University involvement in adult worker education

Master Thesis

1984

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University of Cape Town

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The presented dissertation studies the character and conditions of university-based engagements in the field of adult worker education. In procedure, the study is a contextualized case presentation and analysis of a worker education project initiated at the University of Cape Town in 1981. The contexts of the case are presented through a historical assessment of worker education in Britain and South Africa; and through a consideration of the social forces operating in the field of contemporary South African labour organization. The argument of the dissertation is that educational events are constituted by social and historical forces. In order to grasp the meaning and significance of events within an educational field analysis of the educational practice through the use of social and historical frameworks is required. The aims, and conclusions, of the study are directed towards understanding the relations between the educational curricula and the social purposes of the participants. The findings of the study concern, in the first instance, the continuation and forms of the Cape Town project. Their wider relevance is discussed in terms of the ways in which nonformal educational curricula operate as codes through which broader social goals and interests are given specific forms of purpose and action. The implications of the concept of the curriculum as a coded social process are detailed with reference to educational design, planning and evaluation.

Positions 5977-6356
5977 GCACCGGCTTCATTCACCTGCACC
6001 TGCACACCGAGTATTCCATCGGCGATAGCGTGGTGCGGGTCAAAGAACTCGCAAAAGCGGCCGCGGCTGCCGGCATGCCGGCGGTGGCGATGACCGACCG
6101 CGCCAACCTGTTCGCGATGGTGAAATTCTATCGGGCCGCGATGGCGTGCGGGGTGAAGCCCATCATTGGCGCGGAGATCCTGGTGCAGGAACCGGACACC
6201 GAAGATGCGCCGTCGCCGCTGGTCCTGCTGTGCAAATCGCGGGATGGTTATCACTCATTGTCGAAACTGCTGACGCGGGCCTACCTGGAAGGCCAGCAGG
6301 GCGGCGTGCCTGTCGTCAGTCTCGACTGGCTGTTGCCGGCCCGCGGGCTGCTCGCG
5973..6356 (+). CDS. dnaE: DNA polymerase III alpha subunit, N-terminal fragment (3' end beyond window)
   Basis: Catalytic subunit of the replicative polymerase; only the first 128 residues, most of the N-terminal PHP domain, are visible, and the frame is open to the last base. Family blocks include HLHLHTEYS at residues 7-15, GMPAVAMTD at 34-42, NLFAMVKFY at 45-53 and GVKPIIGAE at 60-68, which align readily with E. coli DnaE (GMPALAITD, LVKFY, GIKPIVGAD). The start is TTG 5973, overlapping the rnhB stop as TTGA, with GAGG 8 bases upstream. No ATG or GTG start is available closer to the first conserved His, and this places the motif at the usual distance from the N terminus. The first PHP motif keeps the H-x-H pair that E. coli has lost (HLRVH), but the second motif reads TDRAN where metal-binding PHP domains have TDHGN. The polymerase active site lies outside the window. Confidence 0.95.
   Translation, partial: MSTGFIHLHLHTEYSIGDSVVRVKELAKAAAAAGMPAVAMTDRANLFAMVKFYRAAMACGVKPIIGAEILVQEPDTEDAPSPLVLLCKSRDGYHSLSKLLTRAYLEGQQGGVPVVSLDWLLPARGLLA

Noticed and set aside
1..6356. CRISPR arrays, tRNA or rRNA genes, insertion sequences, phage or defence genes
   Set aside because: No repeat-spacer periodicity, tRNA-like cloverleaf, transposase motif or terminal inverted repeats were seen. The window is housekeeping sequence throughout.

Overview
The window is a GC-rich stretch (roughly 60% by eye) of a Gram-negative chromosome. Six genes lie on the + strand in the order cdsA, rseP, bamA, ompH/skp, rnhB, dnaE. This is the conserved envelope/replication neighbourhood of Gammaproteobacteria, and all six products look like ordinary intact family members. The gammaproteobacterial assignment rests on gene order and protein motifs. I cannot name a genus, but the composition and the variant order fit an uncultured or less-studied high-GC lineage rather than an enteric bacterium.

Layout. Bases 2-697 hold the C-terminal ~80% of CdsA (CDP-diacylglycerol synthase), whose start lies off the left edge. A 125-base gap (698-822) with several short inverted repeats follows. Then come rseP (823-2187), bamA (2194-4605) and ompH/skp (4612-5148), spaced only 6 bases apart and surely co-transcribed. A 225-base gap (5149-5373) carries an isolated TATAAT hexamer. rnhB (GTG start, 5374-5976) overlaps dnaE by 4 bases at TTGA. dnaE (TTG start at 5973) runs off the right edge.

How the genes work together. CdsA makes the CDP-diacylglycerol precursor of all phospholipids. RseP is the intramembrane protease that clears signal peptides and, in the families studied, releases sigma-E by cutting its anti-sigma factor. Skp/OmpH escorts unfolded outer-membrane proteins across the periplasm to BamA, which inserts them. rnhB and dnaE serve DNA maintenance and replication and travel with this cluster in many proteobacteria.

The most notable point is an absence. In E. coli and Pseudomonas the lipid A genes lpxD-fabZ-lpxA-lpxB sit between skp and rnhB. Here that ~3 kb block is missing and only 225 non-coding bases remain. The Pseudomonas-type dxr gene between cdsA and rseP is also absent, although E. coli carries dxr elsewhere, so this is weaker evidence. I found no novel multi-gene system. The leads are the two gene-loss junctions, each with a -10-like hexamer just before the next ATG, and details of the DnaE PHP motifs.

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Bibliography: pages 213-219.

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